David Gregory’s endless cheerleading for Republicans was gutted with a dose of reality from DNC Chair Rep. Debbie Wasserman Schultz (D-FL) on Meet The Press today.
DAVID GREGORY: We’ve been talking about health care, and here’s the challenge. The president’s out there making the case that, “Run on this. Make the argument. Accuse the Republicans of trying to take this away.” But you have vulnerable Democrats who are saying something else. They’re basically saying, “The law is flawed and we should fix it.”
This is Jeanne Shaheen in a radio news interview in New Hampshire. She said, in part, the following: “I think there are important things about the Affordable Care Act that are working, and working very well. I think we need to fix the things that are not working, and that’s what I’m committed to. I would have designed it differently if I had been designing it; unfortunately I wasn’t the person who was writing the law. I think hindsight is always 20/20. You always know that you could have done better.” To me, that’s not a ringing endorsement to get people out there to vote.
REP. DEBBIE WASSERMAN SCHULTZ: Well, that’s Legislation 101. I mean, that is how we have handled laws and their evolution throughout American history. The president is right, and Jeanne Shaheen is right. We have a law that is working: 8 million people have gained health care coverage as a result of signing up for the Affordable Care Act plans. 129 people with pre-existing conditions no longer have to be worried about being dropped or denied coverage; I’m one of them, as a breast cancer survivor. You have millions of seniors who are paying lower costs on their prescription drugs.
And these are the things that Republicans are obsessed with taking away, and focused on doing everything they can to block President Obama at every turn, even if it means hurting the middle class. While, at the same time, you have our candidates, our incumbents, like Jeanne Shaheen, like Mary Landrieu, who understand that this is a law that’s working for millions of people. And as we discover there are problems, we should work together–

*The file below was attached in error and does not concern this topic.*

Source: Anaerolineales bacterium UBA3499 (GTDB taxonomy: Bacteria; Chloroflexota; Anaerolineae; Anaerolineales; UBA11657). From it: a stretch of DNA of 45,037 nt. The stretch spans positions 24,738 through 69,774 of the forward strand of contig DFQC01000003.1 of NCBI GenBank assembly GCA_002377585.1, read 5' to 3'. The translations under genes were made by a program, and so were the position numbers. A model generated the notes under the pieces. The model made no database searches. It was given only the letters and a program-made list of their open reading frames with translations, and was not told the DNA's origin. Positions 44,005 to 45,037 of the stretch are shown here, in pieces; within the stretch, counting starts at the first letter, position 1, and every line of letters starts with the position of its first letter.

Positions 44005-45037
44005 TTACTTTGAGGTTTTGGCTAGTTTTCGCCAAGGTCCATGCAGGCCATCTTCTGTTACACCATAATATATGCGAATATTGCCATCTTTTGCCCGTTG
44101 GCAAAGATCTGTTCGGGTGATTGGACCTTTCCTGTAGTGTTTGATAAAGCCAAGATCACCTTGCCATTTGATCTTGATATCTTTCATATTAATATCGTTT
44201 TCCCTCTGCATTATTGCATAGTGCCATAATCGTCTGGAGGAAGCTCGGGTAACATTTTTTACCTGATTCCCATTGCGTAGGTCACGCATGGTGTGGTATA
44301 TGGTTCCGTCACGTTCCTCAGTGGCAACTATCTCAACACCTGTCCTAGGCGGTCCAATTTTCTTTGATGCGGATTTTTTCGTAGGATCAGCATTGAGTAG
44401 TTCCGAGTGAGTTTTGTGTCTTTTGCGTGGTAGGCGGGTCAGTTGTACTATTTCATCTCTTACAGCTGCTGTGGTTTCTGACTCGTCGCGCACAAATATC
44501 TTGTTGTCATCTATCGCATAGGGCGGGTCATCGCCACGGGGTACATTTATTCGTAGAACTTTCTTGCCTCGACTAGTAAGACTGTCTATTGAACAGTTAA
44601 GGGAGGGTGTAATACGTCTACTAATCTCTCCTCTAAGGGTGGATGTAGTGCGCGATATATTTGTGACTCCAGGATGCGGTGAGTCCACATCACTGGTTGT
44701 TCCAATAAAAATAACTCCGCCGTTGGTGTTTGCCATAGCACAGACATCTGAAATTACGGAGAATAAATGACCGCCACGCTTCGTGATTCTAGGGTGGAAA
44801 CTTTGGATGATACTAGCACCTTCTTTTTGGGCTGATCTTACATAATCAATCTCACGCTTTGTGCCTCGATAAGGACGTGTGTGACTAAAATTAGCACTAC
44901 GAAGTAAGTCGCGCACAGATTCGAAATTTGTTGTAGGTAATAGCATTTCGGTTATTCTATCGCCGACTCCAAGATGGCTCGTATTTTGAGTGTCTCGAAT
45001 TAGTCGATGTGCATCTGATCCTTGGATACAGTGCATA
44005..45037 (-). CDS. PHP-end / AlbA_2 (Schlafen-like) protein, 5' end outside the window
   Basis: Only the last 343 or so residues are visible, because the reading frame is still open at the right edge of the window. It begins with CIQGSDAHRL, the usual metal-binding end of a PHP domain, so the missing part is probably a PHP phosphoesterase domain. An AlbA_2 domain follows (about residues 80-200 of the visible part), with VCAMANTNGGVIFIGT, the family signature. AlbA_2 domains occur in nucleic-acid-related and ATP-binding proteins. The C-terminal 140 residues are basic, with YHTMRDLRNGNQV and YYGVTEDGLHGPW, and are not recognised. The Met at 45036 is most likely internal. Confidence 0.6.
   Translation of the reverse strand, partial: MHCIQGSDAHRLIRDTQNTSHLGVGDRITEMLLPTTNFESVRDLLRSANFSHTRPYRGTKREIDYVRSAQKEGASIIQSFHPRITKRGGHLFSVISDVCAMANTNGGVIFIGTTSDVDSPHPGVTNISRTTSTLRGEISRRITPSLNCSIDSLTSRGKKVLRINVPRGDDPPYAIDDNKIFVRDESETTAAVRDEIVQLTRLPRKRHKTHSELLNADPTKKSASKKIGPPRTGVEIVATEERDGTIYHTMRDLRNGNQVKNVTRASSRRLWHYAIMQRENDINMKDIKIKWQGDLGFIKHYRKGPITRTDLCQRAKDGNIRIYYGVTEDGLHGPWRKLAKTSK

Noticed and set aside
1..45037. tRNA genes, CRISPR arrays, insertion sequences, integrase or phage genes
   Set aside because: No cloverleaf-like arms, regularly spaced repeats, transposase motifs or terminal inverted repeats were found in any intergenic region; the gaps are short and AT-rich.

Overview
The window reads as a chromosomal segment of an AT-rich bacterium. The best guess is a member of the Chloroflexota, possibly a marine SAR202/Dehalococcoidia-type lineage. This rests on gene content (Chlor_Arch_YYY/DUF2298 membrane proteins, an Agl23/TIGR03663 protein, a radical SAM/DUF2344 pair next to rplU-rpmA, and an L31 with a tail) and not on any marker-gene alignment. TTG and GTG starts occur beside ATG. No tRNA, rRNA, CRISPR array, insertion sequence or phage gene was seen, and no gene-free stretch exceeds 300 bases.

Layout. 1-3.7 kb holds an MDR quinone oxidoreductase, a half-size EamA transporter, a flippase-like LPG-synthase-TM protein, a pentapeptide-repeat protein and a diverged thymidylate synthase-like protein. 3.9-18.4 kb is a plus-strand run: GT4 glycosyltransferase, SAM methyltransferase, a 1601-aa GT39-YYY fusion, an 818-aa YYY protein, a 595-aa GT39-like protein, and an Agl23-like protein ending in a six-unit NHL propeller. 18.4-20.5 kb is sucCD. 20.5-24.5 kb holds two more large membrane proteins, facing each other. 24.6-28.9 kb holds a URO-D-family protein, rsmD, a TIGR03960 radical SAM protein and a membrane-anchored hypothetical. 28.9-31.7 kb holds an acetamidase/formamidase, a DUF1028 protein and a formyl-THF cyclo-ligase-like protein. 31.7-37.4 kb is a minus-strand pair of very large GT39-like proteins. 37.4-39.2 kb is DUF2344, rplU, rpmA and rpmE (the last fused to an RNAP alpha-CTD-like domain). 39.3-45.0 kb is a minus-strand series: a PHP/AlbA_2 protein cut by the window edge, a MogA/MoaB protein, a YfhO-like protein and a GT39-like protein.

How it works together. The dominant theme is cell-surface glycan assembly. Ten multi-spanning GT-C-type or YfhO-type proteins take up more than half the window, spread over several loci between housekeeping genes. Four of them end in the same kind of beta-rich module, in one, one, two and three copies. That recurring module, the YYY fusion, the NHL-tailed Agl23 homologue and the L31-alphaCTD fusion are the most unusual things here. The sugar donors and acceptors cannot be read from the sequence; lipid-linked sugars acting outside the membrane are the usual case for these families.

DAVID GREGORY: But you’re making an argument–
REP. DEBBIE WASSERMAN SCHULTZ: –to solve those problems.
DAVID GREGORY: –on the merits, as the president is doing. But what you’ve got is something that’s opaque, as David Shribman was saying, the publisher in Pittsburgh. A lot of people simply don’t understand it, and they don’t understand fully what the impact is going to be. Jonathan Martin, writing in The New York Times this morning, writes this: “Democrats could ultimately see some political benefit from the law. But in this midterm election, they’re confronting a vexing reality: Many of those helped by the health care law, notably young people and minorities, are the least likely to cast votes that could preserve it.
“Even though millions have gained health insurance and millions more will benefit from some of its people, provisions, quote, ‘The angry opponents are more mobilized than the beneficiaries,’ said David Axelrod, long-time advisor to Mr. Obama.” Midterm fall off, sixth year of his presidency: This has got to be an urgent issue for you, as the chair of the party, making sure Democrats get out and vote, who are excited about this law.